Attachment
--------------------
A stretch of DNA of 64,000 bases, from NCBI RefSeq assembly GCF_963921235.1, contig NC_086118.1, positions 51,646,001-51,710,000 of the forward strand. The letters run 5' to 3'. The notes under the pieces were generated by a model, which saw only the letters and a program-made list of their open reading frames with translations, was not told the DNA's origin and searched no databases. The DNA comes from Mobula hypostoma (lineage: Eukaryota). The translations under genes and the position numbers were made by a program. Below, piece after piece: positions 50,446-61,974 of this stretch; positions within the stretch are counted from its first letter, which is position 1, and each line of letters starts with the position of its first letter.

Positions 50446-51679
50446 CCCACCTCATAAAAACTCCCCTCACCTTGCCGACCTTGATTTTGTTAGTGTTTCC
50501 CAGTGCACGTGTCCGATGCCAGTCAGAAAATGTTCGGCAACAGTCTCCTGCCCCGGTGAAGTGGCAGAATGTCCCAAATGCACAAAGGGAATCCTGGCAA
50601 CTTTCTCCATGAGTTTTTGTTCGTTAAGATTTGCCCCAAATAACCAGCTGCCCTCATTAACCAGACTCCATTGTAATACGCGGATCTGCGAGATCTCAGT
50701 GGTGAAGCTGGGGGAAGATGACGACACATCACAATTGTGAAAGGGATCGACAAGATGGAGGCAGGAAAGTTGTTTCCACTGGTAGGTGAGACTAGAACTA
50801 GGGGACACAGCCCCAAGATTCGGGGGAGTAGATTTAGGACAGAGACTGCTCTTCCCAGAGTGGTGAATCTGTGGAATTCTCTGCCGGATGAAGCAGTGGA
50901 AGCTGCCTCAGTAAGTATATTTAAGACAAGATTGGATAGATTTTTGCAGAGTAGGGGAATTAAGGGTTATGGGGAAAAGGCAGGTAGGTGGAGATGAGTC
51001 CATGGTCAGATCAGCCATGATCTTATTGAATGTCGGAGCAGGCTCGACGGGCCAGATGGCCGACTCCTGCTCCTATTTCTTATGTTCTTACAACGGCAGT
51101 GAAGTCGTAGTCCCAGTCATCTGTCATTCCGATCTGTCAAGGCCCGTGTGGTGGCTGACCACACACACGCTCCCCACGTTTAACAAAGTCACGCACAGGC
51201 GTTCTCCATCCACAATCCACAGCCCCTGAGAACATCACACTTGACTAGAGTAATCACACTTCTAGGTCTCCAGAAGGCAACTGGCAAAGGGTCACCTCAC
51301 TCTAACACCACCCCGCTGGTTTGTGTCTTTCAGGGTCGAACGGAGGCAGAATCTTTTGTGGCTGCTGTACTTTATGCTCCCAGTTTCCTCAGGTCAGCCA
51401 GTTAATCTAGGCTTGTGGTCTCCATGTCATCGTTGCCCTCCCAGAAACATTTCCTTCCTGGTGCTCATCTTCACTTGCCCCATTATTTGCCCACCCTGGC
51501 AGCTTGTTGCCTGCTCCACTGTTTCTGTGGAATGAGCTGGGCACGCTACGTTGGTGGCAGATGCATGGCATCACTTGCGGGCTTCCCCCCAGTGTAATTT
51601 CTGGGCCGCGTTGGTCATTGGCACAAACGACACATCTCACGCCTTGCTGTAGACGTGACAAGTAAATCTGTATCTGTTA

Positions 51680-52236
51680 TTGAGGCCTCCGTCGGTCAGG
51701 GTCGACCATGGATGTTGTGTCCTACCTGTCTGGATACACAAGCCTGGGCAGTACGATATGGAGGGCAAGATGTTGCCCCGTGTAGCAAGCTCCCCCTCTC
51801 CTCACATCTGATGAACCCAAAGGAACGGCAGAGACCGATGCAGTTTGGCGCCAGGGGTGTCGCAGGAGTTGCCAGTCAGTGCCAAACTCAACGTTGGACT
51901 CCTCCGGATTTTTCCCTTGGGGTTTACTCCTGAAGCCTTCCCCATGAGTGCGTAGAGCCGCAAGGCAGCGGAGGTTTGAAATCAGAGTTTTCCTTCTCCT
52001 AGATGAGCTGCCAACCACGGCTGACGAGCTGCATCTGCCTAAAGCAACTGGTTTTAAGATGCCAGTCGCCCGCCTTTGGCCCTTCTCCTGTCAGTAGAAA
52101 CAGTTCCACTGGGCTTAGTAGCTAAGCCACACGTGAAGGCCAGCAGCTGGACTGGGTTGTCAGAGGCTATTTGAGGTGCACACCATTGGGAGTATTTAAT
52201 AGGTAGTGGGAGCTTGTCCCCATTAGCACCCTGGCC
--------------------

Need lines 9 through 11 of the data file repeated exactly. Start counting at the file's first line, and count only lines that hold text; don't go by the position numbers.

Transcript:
51001 CATGGTCAGATCAGCCATGATCTTATTGAATGTCGGAGCAGGCTCGACGGGCCAGATGGCCGACTCCTGCTCCTATTTCTTATGTTCTTACAACGGCAGT
51101 GAAGTCGTAGTCCCAGTCATCTGTCATTCCGATCTGTCAAGGCCCGTGTGGTGGCTGACCACACACACGCTCCCCACGTTTAACAAAGTCACGCACAGGC
51201 GTTCTCCATCCACAATCCACAGCCCCTGAGAACATCACACTTGACTAGAGTAATCACACTTCTAGGTCTCCAGAAGGCAACTGGCAAAGGGTCACCTCAC